Infectious diseases contribute to approximately 25% of global mortality and present critical healthcare challenges, especially in under-resourced countries. Recent research and development breakthroughs may help transform this situation. The industry is now leveraging novel analytical and bioinformatics technologies to better understand the biology and response to viral and bacteriological infections, and thereby develop more rapid and effective strategies for evaluating new therapeutic agents in clinical trials.
1. Applying lessons learned
Hepatitis C virus (HCV) therapeutics, frequently described as a breakthrough area in drug development, because it highlights the result of combining the biological understanding of disease and prioritizing appropriate resources to speed drug development. The first curative therapeutic regimens containing direct-acting agents for this important cause of liver disease were approved in 2011. Since then, seven additional regimens have received FDA approval with several more promising treatments currently in late stage clinical trials. Continue reading
Companion diagnostics are evolving quickly as novel technologies emerge and new drug targets appear. Dr. Mark Roberts, Director of Diagnostics Development, recently shared his thoughts on the industry trends ahead of the World CDx Boston 2015.
How much progress has been made in the area of companion diagnostics? Continue reading
Testing drives drug development. From laboratory tests on patient specimens comes almost all of the clinical data needed for a new drug application. How and where those specimens are collected, transported, stored, and analyzed impacts the quality and usefulness of the data they produce. In the past, most tests were processed by local, academic, and specialized testing laboratories and coordinated by each investigator. However, centralized testing is becoming an accelerated trend – one that uses advanced technology and global operations to concentrate oncology clinical trial tests in a single, central laboratory.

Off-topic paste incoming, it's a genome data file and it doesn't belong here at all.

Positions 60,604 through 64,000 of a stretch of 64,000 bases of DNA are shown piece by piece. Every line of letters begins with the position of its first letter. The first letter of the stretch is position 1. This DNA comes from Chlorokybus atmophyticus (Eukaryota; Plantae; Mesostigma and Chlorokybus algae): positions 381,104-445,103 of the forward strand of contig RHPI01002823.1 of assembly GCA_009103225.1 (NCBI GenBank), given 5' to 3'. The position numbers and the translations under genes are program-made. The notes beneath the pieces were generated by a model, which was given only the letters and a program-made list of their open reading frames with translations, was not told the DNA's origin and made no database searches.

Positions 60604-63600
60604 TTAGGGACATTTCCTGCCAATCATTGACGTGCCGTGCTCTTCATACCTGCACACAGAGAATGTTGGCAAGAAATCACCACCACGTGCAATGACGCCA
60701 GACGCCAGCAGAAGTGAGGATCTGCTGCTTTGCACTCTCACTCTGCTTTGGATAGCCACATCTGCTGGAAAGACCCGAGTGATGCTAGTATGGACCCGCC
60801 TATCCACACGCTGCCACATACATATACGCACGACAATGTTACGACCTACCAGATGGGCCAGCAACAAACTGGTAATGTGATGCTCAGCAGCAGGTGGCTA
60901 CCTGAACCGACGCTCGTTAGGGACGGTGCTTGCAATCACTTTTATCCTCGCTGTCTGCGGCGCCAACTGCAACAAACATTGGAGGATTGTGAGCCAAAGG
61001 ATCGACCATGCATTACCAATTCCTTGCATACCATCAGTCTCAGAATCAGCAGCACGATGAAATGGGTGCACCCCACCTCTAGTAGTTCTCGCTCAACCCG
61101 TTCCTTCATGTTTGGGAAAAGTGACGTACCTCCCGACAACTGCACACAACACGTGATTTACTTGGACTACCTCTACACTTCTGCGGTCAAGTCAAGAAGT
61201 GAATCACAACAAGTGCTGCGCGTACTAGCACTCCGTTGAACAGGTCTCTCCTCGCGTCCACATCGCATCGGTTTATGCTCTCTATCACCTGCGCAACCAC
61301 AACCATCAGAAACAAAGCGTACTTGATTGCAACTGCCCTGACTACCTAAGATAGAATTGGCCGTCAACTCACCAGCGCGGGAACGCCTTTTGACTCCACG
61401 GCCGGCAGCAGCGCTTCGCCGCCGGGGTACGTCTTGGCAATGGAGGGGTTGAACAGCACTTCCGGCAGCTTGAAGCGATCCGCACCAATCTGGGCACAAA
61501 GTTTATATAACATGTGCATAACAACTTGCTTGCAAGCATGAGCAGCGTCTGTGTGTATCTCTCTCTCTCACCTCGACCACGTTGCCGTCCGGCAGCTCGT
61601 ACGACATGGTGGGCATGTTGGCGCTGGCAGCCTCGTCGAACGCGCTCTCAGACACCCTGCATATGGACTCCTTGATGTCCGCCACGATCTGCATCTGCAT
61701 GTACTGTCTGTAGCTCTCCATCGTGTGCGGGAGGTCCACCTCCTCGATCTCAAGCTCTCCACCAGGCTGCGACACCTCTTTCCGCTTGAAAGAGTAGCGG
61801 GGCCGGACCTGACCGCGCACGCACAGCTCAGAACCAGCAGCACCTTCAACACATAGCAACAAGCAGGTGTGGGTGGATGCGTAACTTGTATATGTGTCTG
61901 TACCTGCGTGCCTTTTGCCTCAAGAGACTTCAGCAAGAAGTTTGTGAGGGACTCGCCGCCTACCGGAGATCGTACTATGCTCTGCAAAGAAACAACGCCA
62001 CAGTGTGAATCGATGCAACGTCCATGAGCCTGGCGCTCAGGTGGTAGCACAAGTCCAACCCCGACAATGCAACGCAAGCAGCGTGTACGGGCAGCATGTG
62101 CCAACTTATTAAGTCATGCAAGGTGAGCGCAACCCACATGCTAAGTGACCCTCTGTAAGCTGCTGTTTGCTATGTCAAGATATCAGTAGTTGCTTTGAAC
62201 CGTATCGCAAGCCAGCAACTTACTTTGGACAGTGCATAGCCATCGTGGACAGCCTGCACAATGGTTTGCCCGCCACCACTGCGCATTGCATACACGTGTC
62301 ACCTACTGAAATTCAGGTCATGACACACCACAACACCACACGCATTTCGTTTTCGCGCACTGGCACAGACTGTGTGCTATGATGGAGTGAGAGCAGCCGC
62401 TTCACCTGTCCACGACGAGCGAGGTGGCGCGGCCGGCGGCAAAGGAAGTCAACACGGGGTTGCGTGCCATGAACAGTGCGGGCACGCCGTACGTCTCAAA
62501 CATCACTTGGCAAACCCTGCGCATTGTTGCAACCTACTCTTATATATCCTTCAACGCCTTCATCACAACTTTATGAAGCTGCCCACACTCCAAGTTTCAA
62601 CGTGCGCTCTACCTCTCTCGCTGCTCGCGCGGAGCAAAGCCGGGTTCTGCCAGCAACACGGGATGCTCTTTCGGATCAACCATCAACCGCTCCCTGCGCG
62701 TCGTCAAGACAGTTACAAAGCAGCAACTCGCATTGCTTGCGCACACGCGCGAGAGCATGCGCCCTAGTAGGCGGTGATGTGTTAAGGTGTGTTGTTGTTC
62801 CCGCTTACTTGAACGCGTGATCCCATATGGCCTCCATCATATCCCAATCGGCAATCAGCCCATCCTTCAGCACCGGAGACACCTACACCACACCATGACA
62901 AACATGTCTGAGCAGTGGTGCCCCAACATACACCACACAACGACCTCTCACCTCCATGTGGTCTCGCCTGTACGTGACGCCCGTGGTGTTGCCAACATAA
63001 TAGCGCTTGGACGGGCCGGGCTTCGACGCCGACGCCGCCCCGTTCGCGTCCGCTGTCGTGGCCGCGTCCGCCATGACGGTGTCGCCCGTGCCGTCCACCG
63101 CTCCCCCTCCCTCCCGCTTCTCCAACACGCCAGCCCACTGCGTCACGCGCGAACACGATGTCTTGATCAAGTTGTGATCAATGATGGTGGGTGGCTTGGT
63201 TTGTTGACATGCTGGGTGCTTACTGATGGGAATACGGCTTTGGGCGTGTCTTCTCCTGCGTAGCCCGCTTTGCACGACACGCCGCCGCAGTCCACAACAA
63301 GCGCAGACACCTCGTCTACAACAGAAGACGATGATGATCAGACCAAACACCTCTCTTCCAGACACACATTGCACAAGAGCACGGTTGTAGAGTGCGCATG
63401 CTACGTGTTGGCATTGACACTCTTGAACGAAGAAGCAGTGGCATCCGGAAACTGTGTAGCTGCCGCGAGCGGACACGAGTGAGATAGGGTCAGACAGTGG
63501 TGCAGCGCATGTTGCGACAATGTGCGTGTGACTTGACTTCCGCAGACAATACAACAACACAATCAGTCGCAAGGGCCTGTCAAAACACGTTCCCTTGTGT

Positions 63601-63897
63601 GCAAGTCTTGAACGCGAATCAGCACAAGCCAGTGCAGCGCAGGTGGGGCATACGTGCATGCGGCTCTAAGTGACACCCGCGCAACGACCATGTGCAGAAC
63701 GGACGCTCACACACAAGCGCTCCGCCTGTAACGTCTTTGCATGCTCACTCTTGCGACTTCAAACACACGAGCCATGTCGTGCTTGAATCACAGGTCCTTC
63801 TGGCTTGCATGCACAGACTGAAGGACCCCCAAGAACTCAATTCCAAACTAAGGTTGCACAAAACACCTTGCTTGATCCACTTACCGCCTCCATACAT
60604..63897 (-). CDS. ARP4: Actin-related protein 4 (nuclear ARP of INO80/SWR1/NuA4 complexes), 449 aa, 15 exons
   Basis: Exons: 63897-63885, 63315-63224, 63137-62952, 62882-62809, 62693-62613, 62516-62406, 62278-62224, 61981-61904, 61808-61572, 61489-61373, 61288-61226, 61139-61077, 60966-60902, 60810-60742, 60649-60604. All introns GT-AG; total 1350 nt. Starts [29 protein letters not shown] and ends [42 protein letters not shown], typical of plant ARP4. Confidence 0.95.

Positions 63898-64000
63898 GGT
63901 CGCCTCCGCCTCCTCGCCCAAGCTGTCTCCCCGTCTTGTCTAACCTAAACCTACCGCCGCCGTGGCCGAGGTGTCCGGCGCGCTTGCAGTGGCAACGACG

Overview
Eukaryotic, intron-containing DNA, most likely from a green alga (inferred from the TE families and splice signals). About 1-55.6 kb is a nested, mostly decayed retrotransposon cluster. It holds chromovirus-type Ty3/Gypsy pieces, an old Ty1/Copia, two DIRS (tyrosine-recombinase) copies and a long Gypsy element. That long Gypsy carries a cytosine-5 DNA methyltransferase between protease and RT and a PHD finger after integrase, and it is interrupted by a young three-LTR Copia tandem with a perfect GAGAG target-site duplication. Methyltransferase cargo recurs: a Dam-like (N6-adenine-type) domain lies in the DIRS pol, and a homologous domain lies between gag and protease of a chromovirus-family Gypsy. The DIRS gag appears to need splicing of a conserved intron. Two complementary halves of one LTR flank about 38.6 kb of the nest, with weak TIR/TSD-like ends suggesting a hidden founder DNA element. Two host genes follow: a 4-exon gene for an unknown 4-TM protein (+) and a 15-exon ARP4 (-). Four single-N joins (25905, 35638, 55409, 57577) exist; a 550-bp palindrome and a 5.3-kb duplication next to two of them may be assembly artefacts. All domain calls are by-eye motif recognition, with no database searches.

The core value of a central lab is consistency. When local laboratories perform testing, their results will be different and results vary over the course of the trial. Central laboratory testing, on the other hand, offers ‘combinable data.’ The end product is that a result from a central laboratory is similar regardless of the global location where it originated from and the lab location where it is tested. At all of Covance’s central laboratories — in Indianapolis, Geneva, Singapore, Shanghai, and Tokyo — we generate data from the same analytical method platform, SOPs, equipment, reagents, and standards, eliminating variables that affect tests results. Continue reading
Day in and day out, you hold us to a high standard in managing your clinical trials’ logistics needs. The infrastructure that enables us to deliver greater than 99% sample receipt within stability works so smoothly that you rarely need to give it a second thought. But what happens when a natural disaster wipes out roads and bridges, shuts down airports, and even causes referral labs to shut down, stranding samples in transit?
Cancer is a disease that affects all of us; we all know someone with cancer, or have been diagnosed ourselves. Total cancer deaths worldwide in 2008 were approximately 7.6 million – approximately 13% of all deaths worldwide according to the World Health Organization. Therefore, intuitively, one would think that finding cancer patients to participate in clinical trials would not be an issue. However, that’s not the case.
Given the sheer numbers of those afflicted with cancer, we tend to lose sight of the actual prevalence of the disease at a given time in a community. When spread out over a lifetime, cancer is not as common as we assume. So, when posed with the question of where to find cancer patients for clinical trials, intuitive answers will most likely fail. However, statistics can help shed light on the patient recruitment dilemma. Continue reading